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OKLAHOMA CITY (KFOR) – An Oklahoma state senator has filed several bills to target the cost of diabetes in Oklahoma.

In the Sooner State, more than 450,000 adults have diabetes and more than 1 million have prediabetes, according to the American Diabetes Association.

Sen. Carrie Hicks, (D-OKC), has a son with Type 1 diabetes and is co-chair of the Legislative Diabetes Caucus.

Hicks says that one of the main problems is that public and private health plans will cover long-term diabetes complications, but not individualized care.

“The pandemic has added urgency to the state’s dire need to address comprehensive health care reform across the individual, small group, public and employer-based health coverage markets. This has been especially true for individuals with diabetes who have greater risks from COVID-19,” Hicks said. “Affordable insulin is the bedrock of diabetes management for one in three people with diabetes – but insulin is only one piece in a mosaic of medicines, medical devices, software, supplies, services, medical nutrition therapy and diabetes self-management education and support the disease demands.”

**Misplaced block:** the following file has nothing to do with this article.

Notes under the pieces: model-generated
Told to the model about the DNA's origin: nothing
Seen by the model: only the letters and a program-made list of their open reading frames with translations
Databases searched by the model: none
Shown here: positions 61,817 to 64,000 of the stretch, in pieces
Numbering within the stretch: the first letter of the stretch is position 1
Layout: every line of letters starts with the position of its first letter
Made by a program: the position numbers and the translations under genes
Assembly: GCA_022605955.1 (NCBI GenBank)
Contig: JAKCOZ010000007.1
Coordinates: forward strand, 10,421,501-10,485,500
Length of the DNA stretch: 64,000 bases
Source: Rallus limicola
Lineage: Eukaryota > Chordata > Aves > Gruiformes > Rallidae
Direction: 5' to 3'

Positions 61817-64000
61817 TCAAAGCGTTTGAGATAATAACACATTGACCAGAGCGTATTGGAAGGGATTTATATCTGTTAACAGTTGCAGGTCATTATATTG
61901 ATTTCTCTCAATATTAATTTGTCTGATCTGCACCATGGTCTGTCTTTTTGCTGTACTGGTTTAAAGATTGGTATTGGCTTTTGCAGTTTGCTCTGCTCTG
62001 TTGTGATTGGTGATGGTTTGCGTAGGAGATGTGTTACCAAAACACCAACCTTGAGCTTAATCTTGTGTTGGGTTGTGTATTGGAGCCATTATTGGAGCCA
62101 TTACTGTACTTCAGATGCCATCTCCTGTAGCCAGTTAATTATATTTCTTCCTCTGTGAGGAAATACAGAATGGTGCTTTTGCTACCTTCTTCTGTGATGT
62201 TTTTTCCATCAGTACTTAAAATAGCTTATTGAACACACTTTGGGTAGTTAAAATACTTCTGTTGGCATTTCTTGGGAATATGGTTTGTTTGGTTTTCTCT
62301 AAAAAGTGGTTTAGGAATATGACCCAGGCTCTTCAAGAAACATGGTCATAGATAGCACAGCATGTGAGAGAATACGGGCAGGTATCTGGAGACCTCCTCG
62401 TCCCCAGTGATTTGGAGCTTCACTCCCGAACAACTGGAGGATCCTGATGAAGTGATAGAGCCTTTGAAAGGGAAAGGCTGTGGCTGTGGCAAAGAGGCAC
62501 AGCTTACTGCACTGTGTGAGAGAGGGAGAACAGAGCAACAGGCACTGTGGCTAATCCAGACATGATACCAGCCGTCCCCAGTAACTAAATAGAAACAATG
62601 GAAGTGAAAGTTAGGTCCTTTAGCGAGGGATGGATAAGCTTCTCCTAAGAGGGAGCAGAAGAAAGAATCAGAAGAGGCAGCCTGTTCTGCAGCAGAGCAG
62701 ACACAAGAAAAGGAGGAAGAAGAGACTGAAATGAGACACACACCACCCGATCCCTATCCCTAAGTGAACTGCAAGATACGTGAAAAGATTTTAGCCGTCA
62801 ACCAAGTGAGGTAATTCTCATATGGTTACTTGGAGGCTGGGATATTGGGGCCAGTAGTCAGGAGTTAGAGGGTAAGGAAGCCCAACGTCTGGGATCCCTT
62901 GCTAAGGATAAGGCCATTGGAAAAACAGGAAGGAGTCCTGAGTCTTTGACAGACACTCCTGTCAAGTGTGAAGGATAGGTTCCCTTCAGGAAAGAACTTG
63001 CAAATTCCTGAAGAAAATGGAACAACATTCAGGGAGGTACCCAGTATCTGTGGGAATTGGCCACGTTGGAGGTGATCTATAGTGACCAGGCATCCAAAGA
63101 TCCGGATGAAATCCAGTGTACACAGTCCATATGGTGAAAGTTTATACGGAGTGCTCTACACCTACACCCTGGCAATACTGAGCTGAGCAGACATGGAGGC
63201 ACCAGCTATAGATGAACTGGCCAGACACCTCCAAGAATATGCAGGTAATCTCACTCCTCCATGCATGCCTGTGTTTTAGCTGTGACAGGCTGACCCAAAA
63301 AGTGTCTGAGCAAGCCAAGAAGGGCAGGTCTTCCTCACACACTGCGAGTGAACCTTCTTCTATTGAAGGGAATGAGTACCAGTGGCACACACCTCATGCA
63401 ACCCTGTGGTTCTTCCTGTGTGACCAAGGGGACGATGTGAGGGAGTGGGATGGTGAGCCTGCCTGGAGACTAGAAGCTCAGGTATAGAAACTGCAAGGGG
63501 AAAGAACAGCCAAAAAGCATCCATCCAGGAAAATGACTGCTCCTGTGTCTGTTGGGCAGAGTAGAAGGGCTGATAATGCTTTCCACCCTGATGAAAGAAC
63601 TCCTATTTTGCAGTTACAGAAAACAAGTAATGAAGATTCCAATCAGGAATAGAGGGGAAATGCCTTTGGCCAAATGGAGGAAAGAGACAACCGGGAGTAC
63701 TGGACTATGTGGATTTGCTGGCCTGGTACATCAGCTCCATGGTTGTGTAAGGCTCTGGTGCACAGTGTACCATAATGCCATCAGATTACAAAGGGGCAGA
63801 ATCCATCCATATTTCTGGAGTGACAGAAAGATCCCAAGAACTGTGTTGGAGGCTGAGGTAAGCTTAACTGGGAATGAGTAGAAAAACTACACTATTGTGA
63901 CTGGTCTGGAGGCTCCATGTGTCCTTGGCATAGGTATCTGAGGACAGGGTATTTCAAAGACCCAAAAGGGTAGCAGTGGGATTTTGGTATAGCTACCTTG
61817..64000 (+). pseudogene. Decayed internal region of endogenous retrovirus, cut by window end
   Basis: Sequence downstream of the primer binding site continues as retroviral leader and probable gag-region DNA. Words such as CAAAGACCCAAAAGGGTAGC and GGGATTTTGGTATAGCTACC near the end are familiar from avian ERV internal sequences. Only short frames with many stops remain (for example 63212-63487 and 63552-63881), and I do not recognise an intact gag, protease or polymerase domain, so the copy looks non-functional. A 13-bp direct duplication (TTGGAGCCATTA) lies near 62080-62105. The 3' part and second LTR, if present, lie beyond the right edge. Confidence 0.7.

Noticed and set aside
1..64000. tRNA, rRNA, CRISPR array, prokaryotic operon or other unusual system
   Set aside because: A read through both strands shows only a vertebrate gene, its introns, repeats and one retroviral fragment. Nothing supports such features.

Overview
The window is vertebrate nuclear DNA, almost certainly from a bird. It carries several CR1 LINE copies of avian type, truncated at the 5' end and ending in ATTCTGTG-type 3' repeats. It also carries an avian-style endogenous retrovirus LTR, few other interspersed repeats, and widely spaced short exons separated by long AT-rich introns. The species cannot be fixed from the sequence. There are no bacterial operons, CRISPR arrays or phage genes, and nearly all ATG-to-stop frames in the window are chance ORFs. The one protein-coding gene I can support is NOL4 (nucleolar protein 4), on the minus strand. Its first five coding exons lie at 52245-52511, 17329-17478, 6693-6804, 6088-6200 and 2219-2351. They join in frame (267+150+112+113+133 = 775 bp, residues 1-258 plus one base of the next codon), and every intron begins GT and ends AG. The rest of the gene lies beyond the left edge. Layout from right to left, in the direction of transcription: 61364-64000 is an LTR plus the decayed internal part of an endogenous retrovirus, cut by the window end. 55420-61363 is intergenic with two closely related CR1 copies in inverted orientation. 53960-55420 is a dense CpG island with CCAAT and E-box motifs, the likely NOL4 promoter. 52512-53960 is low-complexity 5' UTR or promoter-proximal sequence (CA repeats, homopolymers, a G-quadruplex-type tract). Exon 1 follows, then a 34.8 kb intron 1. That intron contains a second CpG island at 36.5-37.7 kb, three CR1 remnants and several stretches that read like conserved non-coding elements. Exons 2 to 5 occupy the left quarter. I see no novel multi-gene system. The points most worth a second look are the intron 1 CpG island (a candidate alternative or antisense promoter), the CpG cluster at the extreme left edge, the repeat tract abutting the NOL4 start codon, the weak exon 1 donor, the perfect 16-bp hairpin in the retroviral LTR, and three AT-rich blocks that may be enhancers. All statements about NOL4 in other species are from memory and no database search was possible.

Hicks has filed seven bills that address copay caps, rebates pass-through, transparency in billing, IRS federal guidance, Standards of Care, and non-medical switching.

  • SB 979 caps the total cost for a 30-day supply of insulin at $25 and a 30-day supply of related FDA-approved diabetes equipment and supplies at $100
  • SB 721 creates the Access to Lifesaving Medicines Act and requires all discounts, rebates, price concessions, and fees related to a prescription medication claim to be passed on to the consumer at the point of sale.
  • SB 165 directs the Oklahoma Insurance Department (OID) to compile a list of prescription drugs deemed essential for treating diabetes and the cost of those drugs annually.
  • SB 589 requires drug manufacturers to notify OID of certain diabetes drug price increases.
  • SB 990 allows insured individuals under private high deductible health care plans covering diabetes equipment, supplies and related services to set aside funds tax-free for certain out-of-pocket medical expenses.
  • SB 861 requires Oklahoma health insurance coverage to be consistent with the Standards of Care from the American Diabetes Association.
  • SB 468 prohibits changes to prescription drug coverage once authorized by the insurer.

“Now is the time to invest in prevention,” Hicks said. “The shift is better for everyone, and a wiser investment of health care dollars for payers, especially in the face of a diabetes epidemic.”